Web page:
Bagobos live in an area that extends from Davao del Sur and South Cotabato to the foot of Mt. Apo and Davao City all the way to the land bordered by the Davao and Pulangi rivers and up to northern Cotobato and southeast Bukidnon. Numbering about 80,000, their traditional costume is woven from abaca fiber and heavily ornamented with beads, shells, metal discs, embroidery and brightly-colored geometric applique. Though Bagobos have the most stunning costumes among the Davao ethnic groups, they wear them only on special occasions. Like the Mandayas and Mansakas, they shave their eyebrows to a thin line and file and blacken their teeth. Bagobo smiths cast little bells which are attached to pouches, bracelets, jackets, anklets and inlaid metal boxes.
Tagacaolos number about 23,000 and occupy the area between the western shores of the gulf and the slopes of Mt. Apo. This is one of the tribes which resisted Muslim conversion and maintained a highland animistic culture.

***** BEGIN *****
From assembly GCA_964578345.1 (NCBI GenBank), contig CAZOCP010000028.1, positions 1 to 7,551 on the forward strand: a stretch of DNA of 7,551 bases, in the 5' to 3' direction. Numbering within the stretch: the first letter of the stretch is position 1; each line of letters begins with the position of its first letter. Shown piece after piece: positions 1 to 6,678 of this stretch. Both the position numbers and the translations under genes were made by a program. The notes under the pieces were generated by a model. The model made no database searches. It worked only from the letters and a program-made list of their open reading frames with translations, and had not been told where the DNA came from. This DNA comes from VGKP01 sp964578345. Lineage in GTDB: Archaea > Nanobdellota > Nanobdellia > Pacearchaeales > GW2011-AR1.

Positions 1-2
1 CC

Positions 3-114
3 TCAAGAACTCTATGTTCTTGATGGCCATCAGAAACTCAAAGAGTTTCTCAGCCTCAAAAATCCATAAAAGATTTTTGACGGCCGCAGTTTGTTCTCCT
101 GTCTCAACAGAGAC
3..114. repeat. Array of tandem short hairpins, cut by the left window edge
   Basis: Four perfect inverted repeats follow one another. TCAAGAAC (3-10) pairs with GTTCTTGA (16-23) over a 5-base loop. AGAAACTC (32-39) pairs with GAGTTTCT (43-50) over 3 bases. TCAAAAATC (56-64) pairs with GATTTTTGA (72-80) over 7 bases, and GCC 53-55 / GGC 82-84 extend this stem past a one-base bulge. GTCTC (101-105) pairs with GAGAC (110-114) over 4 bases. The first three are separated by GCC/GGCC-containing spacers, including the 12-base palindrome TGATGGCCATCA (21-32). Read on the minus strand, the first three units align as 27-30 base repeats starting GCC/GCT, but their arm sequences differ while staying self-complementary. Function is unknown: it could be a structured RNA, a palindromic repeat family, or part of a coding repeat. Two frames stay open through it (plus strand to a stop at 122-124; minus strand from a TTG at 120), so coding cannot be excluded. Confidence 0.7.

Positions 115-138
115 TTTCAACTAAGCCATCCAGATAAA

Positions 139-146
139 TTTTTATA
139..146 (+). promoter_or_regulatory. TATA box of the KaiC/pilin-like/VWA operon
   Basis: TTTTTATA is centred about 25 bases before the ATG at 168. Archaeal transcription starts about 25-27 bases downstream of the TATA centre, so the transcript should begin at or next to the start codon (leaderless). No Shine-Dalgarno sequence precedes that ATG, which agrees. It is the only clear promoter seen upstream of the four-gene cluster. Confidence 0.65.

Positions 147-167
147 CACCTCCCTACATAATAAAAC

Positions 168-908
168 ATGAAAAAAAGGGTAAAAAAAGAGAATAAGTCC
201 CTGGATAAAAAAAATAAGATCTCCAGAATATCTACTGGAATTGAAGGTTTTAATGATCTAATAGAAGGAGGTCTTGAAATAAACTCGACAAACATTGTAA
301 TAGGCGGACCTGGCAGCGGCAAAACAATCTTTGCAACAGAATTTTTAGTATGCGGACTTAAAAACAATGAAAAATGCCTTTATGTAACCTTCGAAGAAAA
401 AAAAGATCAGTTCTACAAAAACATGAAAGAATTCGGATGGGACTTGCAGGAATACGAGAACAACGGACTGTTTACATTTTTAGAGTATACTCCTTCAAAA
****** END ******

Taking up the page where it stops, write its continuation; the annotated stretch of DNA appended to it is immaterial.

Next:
Kalagans are a Muslim group related to the Tagacaolos. Numbering only about 7,000, they live along the shores of the Davao Gulf.
Mangguangans are now only 3,000. They can be found in Davao del Sur and Davao del Norte.
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Art and Culture
The colorful artistic heritage of Davao stems from the rich culture of its tribes. For the Bagobos, aesthetics is the meticulous carving of weapons; the elaborate decoration of inlaid metal boxes with bells; and the ornamentation of their abaca fiber dress with embroidery, shells, beads and metal discs. The Mandayas, on the other hand, have a solid tradition in weaving. To produce their famed coarse textured cloth, abaca fiber is colored with earth dyes and woven on a backstrap loom.
The final product is embroidered with bright-colored threads in geometric patterns. Some elements of tribal folklore are also included in the designs. The Mansakas, together with the Mandayas, are also expert silversmiths. They craft weapons, breastplates and dress accessories. Davao is also a harmonious blend of Christian and Muslim cultures. However, its most stunning cultural aspect is definitely its ethnic art which encompasses music, dance, religious ritual, dress and ornamentation.
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Last updated : 06/03/01 1709hrs